Department of Labor & Workforce Development

NJ Labor Department: New Unemployment Insurance Claims Top 362K for Past Two Weeks

FOR IMMEDIATE RELEASE

April 2, 2020

TRENTON – A record 206,253* new unemployment claims were filed with the New Jersey Department of Labor and Workforce Development for the week ending March 28, bringing the two-week total of new claims to just over 362,000, as COVID-19 bore down on the state’s workforce and businesses.

Initial claims for the week ending March 28 outstripped even those for the prior week, when 155,815 new claims were filed.

A breakdown of the claims that were processed March 15-28 shows the hardest-hit employees worked in food services/drinking establishments, with 16.5 percent of claims; ambulatory health care services (doctors’ and dentists’ offices), with 11 percent of claims; and administrative and support services, with 7 percent of claims.

“We know a lot of people are hurting, so we are grateful to announce that financial help is on the way for workers upended because of this public health crisis,” said Labor Commissioner Robert Asaro-Angelo. “These unemployed workers now have access to emergency paid leave to care for themselves or a loved one, they are in line for a $600 per week supplement to their unemployment benefit, there’s a federal extension of unemployment benefits for 13 weeks, even for those whose claims have expired, and unemployment benefits are becoming available for freelancers, gig workers and independent contractors, who typically are not eligible.”

The $600 supplemental unemployment is expected to arrive beginning next week. It will be issued separately than regular unemployment benefits.

The Labor Department is awaiting federal guidance on determining eligibility for Pandemic Emergency Unemployment Compensation, and anticipates that guidance arriving soon. Meanwhile, these workers should apply for unemployment insurance. The application likely will be denied, but that initial denial is a necessary step toward being able to collect the COVID-related benefit. Next, these workers should gather their past two years of tax returns, which will become necessary for their claim to be processed once federal rules are established.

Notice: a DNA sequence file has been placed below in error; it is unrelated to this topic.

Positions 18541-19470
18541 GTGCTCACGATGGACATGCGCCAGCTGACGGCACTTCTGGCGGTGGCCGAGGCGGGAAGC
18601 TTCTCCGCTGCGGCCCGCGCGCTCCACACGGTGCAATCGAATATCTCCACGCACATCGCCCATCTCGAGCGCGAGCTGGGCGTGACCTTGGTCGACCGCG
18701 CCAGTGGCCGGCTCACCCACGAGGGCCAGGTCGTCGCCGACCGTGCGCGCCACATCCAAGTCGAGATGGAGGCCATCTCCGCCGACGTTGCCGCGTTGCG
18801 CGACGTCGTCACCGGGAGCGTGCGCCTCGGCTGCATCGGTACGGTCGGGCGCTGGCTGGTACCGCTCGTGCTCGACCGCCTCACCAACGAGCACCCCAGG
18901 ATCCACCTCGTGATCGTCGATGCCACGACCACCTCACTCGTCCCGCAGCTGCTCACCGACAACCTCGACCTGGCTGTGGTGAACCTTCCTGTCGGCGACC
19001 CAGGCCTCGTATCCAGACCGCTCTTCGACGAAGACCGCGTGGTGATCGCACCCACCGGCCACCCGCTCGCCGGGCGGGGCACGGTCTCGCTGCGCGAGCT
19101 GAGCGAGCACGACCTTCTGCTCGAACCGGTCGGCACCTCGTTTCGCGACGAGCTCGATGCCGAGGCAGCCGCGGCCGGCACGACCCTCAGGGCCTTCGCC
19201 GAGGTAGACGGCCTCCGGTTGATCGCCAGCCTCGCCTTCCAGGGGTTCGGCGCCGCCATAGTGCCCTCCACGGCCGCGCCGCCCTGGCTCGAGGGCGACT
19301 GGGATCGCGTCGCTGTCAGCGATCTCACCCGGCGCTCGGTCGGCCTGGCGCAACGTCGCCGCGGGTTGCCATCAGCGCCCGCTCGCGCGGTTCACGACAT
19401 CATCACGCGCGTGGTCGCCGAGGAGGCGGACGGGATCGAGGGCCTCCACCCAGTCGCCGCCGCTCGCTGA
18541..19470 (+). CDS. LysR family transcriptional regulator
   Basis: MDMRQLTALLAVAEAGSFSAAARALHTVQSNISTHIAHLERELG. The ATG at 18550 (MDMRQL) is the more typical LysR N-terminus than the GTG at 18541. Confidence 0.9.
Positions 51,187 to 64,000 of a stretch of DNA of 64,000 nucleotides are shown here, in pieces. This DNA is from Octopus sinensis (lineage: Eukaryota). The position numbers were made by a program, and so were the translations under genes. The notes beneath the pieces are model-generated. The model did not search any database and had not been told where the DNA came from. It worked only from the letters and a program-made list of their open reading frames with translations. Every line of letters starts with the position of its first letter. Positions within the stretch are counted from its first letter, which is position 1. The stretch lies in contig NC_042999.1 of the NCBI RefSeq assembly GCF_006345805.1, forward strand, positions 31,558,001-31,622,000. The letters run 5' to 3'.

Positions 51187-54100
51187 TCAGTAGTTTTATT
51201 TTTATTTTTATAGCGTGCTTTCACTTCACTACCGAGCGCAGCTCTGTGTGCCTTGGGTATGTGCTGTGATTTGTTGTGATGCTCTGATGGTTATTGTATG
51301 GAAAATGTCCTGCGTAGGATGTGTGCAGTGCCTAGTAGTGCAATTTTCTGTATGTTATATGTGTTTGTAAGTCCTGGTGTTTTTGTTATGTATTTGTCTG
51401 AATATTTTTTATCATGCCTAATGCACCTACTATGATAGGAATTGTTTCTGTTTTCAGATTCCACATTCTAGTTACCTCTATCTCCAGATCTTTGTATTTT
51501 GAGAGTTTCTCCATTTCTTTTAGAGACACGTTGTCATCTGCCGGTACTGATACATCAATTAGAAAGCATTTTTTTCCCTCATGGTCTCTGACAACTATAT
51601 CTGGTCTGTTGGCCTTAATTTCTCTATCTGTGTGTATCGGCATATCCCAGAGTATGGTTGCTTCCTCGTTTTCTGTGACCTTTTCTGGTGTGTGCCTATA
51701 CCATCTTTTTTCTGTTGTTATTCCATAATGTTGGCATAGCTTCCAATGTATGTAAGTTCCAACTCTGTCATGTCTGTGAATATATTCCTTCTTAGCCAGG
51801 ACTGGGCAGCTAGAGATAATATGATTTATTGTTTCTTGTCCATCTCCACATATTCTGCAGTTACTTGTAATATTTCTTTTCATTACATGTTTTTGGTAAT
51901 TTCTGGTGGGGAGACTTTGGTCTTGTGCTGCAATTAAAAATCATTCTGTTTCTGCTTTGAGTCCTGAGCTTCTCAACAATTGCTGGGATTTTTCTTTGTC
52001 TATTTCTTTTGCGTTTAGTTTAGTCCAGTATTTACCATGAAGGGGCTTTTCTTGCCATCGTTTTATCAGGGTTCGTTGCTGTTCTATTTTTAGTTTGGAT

Similarly, the state awaits word from the US Labor Department on who will be eligible for the 13-week extension of unemployment benefits under the CARES Act.

Meanwhile, New Jersey has stepped up its efforts to serve the unemployed by temporarily suspending the “work search requirement” for laid off workers and creating a jobs portal -- jobs.covid19.nj.gov -- to match those who are looking for work with immediate openings in industries on the frontlines of the pandemic. Thousands of positions are available immediately throughout the state.

Additionally, applicants in New Jersey do not have a “waiting week” before benefits are paid once they are approved.

The number of new claims over the past two weeks far surpassed the Labor Department’s highest total of single-week claims in memory. Initial claims spiked past 46,000 in a single week after Superstorm Sandy in November 2012, and shot up to 25,385 for a week in July 2010, the low point of the last recession.

The data released Thursday by the US Department of Labor also indicates that nearly 156,000 residents are currently collecting unemployment, about 51,000 more than the prior week.

For national unemployment data, visit https://www.dol.gov/ui/data.pdf

For archived NJ claims data, visit https://oui.doleta.gov/unemploy/DataDashboard.asp

*This represents the final number for the week ended March 28. The number listed for NJ by US Department of Labor – 205,515 – is based on advanced reporting.

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